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Of genes and greens
When Rima Rozen worked on her PhD in the late 1970s, under the tutelage of McGill's Charles Scriver, one of Canada's true pioneers in genetics, the field was a far cry from what it is today.
"It's been a tremendous revolution," Rozen says. "When I was starting, the first genes had just been cloned. Now we know the sequence for the entire genome."
Rozen herself has made a major contribution to what we know about genes.
Her research group was the first to isolate and clone one gene -- methylenetetrahydrofolate reductase (MTHFR) -- that plays a crucial role in the synthesis of the major circulatory form of folic acid.
That in itself might not sound too significant to a layman's ears, but a common mutation in the MTHFR gene -- which Rozen and her team also identified - can have disastrous consequences.
Approximately 10 to 12 percent of North Americans have two copies of this mutation. As a result, these people are at higher risk than most individuals for such disorders as spina bifida and heart disease if they aren't receiving a sufficient supply of folic acid.
In the case of spina bifida, a permanently disabling birth defect that affects more children than muscular dystrophy, multiple sclerosis and cystic fibrosis combined, Rozen and her team were the first to identify a genetic risk factor associated with the disorder in humans.
Her work has earned notice from colleagues around the world. She has won career salary awards from both the Medical Research Council and the Fonds de la recherche en santé du Québec.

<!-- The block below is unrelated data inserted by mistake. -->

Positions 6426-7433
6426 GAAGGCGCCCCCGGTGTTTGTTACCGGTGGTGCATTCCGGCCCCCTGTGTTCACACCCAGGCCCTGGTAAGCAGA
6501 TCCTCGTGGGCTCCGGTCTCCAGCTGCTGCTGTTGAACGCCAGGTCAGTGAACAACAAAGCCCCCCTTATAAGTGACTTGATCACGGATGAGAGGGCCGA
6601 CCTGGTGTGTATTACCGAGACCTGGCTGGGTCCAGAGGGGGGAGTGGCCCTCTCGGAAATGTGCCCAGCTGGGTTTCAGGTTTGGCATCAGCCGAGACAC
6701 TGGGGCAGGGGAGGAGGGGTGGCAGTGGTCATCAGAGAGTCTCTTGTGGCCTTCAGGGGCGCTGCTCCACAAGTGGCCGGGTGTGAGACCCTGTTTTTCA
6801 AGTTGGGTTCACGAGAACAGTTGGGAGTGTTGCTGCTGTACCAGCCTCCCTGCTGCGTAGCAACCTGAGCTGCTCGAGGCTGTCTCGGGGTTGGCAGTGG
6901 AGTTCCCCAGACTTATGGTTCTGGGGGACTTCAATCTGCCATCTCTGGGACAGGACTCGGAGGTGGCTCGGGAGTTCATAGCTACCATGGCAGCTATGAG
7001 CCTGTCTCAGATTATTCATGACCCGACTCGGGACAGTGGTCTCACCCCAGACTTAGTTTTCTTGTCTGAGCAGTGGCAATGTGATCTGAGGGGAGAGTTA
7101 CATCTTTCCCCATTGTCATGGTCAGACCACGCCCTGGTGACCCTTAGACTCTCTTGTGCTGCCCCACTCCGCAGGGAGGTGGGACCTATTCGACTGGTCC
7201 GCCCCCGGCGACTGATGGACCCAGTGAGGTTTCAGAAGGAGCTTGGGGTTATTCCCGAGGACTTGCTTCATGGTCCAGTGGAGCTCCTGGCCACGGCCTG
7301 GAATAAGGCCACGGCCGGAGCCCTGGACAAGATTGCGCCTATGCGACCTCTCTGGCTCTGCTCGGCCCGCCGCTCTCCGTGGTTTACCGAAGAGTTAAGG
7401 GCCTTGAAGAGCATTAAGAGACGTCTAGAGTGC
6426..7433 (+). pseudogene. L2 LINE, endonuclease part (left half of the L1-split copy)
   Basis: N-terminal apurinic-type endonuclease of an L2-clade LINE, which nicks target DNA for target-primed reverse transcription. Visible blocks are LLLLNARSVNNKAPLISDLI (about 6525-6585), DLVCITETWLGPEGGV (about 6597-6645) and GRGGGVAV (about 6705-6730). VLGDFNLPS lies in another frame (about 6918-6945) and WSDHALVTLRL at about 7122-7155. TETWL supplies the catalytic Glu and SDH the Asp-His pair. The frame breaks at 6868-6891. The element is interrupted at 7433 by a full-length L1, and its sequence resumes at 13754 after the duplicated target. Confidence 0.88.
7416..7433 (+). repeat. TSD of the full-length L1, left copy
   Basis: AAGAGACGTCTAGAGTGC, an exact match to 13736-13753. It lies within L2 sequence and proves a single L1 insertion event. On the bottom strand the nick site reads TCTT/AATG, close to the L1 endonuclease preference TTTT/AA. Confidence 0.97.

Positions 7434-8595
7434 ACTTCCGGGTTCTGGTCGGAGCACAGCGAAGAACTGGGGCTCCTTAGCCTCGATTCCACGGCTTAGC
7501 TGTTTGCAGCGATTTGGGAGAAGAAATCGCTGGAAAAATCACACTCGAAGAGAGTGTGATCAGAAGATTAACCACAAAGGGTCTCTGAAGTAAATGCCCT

Her research efforts have also earned her this year's Prix Léo-Pariseau for excellence in the biological and health sciences from the Association canadienne-française pour l'avancement des sciences.
Unlike some genetic discoveries that offer the promise of a therapeutic payoff miles down the road, Rozen's work points to concrete steps that people can take right away to improve their chances for staying healthy.
The key for people at risk because of MTHFR mutations is to receive a sufficient amount of folic acid through multivitamins or foods rich in folates, such as legumes, liver and green vegetables.
For instance, with heart disease, it's known that high levels of the amino acid homocysteine -- which is regulated by MTHFR -- are associated with an increased risk of heart disease. "Homocysteine has become the new cholesterol," Rozen says of its growing infamy.
Several current studies are expected to paint a more detailed picture of the links between homocysteine and heart disease in the next few years.
"What we know for certain right now is that if you give people folates, the homocysteine level goes down. Folic acid helps get rid of homocysteine," says Rozen.
With spina bifida, the connection between taking folic acid and warding off sickness is even more obvious. Spina bifida results from the failure of the spine to close properly during the first month of pregnancy and it can result in newborns afflicted with varying degrees of paralysis, bowel and bladder complications, and an accumulation of fluid in the brain.